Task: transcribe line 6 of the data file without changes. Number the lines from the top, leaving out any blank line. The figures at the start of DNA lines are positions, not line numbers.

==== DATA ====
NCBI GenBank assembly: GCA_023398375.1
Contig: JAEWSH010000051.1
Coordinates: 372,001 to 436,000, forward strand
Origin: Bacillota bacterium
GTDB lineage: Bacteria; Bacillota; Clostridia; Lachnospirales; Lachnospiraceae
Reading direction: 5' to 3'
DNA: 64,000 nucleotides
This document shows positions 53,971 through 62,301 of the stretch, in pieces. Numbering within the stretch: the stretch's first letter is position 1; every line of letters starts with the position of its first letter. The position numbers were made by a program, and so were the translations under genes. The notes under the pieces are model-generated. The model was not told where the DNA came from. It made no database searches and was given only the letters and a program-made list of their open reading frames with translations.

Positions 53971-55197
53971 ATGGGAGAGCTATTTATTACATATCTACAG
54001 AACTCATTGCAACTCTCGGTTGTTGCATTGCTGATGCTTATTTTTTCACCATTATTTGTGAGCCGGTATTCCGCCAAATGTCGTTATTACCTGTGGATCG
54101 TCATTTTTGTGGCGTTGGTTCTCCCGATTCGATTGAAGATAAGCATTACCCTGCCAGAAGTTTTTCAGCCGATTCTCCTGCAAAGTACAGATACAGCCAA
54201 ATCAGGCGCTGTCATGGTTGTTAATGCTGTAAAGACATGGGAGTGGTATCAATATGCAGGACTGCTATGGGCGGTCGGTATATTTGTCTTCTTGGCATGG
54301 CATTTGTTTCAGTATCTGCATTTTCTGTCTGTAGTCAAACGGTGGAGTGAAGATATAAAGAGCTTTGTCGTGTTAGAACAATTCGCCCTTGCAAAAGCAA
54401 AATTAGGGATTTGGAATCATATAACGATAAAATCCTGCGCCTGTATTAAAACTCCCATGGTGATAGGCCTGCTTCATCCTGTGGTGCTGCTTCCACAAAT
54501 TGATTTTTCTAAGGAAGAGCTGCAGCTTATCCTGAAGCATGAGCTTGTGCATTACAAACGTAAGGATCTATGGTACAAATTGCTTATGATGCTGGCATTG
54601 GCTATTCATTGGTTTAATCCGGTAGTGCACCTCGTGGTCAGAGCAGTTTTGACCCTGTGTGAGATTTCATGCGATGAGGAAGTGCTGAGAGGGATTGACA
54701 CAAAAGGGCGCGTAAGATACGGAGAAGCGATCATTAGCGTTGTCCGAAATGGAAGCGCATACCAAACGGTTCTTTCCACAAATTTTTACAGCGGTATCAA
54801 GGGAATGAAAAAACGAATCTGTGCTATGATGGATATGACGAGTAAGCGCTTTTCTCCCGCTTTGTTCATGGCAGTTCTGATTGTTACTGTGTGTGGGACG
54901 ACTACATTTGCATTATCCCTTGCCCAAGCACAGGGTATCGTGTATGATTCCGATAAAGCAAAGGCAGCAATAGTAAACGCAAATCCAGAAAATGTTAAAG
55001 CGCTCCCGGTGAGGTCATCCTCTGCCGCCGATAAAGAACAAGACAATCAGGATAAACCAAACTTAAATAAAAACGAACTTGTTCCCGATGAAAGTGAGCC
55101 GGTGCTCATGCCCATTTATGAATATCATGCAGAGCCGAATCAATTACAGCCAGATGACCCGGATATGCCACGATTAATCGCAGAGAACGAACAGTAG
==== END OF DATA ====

Reading direction: 5' to 3'